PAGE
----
An Unexamined Life Is Second-Rate Living
R: When one starts examining things that one has taken for granted, life becomes infinitely more interesting.
Q(1): I can see now how it was before I started on all this.
R: It is fascinating that none of this kind of personal inquiry came up in your spiritual years.
Q(1): I wonder why we didn’t. I wonder why all this ‘digging in’ didn’t happen .
Q(2): I’ll tell you what we did. We tried and we tried and we tried and we never got it right. We gave up. We never found somebody whom we could be with harmoniously to work it all out ... with the clear intent to work it out. In all those years.
Q: You need time to work it out ... you can not do it in a three-day workshop. You can play around with it there in personal encounter groups, but unless you do it in your daily life, nothing substantial happens. The people you interact with in the groups are fine, there, but the next time you see them, in town or socially, it’s all gone. What a shame.
R: What is necessary to observe is all the little points. I used to have a young person come to see me, years ago, and she would listen to what I had to say, discuss things with me. Then she would come with a particular situation in her life – with her lover or the people she was sharing a house with – and tell me about that. Then she would ask me: ‘What do you think about that?’ Then I would obligingly consider the matter and say something relevant. Then she would go away and put it into practice ... and it would very rarely work! What I had said to her made sense in the spirit of what was discussed at the time, so what was going wrong? This went on for about six months or so until she come to live with us for a while.
By living together one can not help but notice behaviour traits and I observed her in her daily life with her lover, with the other members of the household and with people who came to visit. Sure enough, we would end up sitting out on the verandah and having a chat about life, the universe and everything, as we were wont to do. She would eventually start in on telling me about a particular situation that happened, for example, that morning ... and what did I think about that? I would listen to her telling me about a situation I had observed myself and I saw where I had been going wrong over the last six months. I would only get to hear her version of the story. I would then be able to say: ‘What about such-and-such, though?’ or ‘I heard you say something different to him than what you are telling me’. Or ‘You had a particular tone of voice when you said that to him’. Or ‘You had a certain attitude, a distinct stance, when you interacted there’. This is what is causing your problems; please, observe these important manners of interacting and reciprocating.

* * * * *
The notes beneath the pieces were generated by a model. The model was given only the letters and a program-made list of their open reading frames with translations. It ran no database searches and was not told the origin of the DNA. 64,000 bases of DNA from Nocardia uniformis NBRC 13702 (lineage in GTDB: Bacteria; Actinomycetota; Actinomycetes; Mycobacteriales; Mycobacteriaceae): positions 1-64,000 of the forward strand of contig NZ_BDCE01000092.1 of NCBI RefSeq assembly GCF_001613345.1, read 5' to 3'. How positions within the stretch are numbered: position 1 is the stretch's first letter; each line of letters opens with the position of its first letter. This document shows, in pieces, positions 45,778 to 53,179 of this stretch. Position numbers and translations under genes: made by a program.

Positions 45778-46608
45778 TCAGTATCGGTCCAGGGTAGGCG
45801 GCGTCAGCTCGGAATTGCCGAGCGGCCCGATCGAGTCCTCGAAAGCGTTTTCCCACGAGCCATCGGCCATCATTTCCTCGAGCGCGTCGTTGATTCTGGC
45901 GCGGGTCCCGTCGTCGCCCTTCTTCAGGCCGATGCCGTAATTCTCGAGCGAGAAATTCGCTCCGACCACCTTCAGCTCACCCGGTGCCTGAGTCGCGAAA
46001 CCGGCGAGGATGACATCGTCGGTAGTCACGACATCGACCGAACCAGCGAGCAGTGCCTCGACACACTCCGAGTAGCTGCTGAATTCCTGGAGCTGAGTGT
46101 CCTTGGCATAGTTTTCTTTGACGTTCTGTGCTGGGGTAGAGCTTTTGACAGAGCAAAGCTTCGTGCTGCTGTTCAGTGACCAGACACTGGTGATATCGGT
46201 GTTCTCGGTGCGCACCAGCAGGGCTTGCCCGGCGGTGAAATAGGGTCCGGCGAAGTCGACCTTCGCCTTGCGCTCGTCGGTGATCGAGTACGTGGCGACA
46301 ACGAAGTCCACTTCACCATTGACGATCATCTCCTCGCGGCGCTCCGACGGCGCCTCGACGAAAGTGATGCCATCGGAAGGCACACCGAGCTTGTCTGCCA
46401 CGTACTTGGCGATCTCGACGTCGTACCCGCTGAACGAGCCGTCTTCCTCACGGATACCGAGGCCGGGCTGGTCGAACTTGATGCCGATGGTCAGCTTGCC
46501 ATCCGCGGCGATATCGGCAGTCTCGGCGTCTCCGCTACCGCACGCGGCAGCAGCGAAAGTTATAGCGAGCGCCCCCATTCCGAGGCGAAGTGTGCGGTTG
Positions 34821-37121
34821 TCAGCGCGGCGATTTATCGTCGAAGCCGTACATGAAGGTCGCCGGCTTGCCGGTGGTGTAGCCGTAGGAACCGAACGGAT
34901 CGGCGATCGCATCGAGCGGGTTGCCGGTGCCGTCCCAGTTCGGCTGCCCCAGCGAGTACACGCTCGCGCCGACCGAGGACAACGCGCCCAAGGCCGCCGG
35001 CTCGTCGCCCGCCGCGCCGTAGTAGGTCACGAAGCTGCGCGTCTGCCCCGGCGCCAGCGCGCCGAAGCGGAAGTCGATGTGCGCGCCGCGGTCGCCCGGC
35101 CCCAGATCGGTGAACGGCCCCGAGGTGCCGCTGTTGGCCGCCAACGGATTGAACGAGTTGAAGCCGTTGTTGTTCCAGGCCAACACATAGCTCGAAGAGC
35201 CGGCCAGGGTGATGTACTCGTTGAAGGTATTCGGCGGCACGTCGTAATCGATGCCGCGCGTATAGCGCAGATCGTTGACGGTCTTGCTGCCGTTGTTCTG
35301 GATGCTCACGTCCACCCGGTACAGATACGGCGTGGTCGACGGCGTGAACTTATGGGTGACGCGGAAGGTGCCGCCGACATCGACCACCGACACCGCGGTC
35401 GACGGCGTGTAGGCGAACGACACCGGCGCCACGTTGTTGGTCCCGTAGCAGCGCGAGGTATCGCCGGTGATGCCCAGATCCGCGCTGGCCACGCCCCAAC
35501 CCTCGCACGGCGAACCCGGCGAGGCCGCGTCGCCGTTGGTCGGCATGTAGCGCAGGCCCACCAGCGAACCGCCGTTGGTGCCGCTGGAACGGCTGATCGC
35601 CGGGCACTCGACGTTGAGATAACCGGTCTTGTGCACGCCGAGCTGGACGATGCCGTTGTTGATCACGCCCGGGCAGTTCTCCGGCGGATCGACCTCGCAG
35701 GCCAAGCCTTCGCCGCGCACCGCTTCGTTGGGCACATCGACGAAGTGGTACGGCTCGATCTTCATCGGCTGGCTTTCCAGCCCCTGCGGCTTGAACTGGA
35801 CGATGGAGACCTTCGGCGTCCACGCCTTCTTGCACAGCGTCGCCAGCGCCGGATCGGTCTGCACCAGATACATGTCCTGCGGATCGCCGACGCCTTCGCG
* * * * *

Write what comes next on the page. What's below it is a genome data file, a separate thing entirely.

She eventually packed her bags and left, saying: ‘I’m being watched all the time! You are spying upon me!’ It was all rather lovely for she was following a certain spiritual teacher who made a big thing out of awareness ... she would often want me to instruct her into the finer points of becoming aware – in the spiritual sense of the word, that is. It is one thing to discuss it, philosophically, and another to put it into practice in one’s daily life. One starts in on developing awareness by becoming conscious of the little tricks one gets up to ... even with the shopkeeper, for instance. ‘Oh’, she would say, ‘is that awareness?’ Of course it is not, yet one starts where one can. The little points, each moment again. An unexamined life is second-rate living.
Q(2): In my spiritual life I remember asking why is it that people are so unaware? It was really lovely to meet a person who was using their intelligence. A lot of devotees were ‘face down’, they were very ungrounded ... terrible to live with.